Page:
The Kern River is situated to the North East of Bakersfield, California, and is a couple of hours drive from LA. Death Valley lies only 50 miles to the east of its headwaters, which drain the western slopes of Mount Whitney. The Kern River valley was originally home to indigenous Tübatulabal and Kawaiisu people. It is one of California’s oldest rivers and was established more than 80 million years ago when the Sierra was a volcanic range. Gold was discovered near the valley in 1853 leading to the Kern River Gold Rush and the founding of Keyesville.
The North Fork flows through Sequoia National Park and the Sequoia National Forest, past post-pile formations, spiked-granite protrusions, and sharp rock ledges. It is the longest river in the Sierra Nevada with around 10 sections of whitewater to paddle with difficulties ranging from Class I to VI. Possibly the most famous section is the Class V “Forks of the Kern” section, with its pristine mountain scenery and steep technical rapids.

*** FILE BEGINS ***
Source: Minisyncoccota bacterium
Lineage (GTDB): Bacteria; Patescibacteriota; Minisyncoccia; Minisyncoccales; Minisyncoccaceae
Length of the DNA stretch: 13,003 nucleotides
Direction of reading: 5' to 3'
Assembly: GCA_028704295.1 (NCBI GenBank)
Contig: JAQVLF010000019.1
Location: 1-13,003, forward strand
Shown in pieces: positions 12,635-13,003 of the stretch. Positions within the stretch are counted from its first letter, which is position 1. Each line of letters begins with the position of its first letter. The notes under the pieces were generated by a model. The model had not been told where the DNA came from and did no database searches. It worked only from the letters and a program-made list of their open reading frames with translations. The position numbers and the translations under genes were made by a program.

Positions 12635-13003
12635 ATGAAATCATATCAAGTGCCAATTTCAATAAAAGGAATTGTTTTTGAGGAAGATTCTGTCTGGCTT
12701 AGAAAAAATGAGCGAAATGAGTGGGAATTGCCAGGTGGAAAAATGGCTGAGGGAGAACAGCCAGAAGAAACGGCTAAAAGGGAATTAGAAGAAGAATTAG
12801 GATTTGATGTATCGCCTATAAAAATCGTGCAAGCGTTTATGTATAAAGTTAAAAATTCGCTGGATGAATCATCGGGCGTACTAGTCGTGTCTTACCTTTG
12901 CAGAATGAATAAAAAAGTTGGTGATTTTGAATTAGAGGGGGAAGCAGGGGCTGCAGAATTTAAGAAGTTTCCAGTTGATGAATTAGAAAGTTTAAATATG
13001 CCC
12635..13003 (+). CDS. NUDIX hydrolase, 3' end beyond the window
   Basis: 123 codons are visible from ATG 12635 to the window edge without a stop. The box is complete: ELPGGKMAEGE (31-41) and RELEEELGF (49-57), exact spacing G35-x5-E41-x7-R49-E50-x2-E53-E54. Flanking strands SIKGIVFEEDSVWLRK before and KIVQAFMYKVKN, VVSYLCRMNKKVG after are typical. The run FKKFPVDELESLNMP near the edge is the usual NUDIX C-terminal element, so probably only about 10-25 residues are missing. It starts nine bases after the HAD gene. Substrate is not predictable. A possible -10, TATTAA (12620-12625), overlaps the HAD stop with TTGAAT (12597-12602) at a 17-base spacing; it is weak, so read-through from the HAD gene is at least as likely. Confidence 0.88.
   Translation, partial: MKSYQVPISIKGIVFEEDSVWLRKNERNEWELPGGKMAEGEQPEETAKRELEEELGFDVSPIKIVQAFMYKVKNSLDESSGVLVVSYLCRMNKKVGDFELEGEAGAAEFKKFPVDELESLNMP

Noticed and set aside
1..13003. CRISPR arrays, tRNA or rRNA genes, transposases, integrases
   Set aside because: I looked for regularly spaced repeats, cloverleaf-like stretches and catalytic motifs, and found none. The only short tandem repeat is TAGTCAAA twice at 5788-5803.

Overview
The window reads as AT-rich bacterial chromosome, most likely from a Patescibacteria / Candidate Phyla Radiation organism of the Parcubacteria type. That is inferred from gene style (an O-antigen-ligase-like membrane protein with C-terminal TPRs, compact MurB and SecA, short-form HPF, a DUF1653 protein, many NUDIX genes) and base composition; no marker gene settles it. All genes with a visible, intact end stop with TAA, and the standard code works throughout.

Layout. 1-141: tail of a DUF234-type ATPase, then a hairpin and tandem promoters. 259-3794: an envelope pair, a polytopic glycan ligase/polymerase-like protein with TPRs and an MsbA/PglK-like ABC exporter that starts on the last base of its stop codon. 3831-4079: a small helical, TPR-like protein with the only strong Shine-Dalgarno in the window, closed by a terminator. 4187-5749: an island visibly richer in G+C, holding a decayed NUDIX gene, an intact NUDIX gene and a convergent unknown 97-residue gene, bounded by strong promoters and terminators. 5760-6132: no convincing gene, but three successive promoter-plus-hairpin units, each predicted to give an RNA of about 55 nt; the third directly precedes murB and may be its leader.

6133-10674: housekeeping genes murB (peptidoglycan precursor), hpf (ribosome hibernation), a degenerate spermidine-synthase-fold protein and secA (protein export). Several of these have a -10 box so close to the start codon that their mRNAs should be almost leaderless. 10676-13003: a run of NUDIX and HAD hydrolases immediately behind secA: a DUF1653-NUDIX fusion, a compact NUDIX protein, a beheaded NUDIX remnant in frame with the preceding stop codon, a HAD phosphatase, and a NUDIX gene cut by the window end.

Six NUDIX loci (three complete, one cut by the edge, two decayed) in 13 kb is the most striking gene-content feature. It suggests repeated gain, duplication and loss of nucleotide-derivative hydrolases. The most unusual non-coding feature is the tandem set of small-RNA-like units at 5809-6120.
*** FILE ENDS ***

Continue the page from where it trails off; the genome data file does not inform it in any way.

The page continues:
The Kern’s watershed is the largest in the Sierra and so high, the river is fed by snowmelt until early July in an average year, but often into August. Every April, kayakers from all over the country and even the world descent upon Kernville for Kern River Festival; a whitewater festival including a multitude of fun competitions and races for whitewater fans, including an extreme race on Brush Creek, a slalom race, a triathlon (run, pedal, paddle) and a SUP race. They even have a kid’s sidewalk art competition.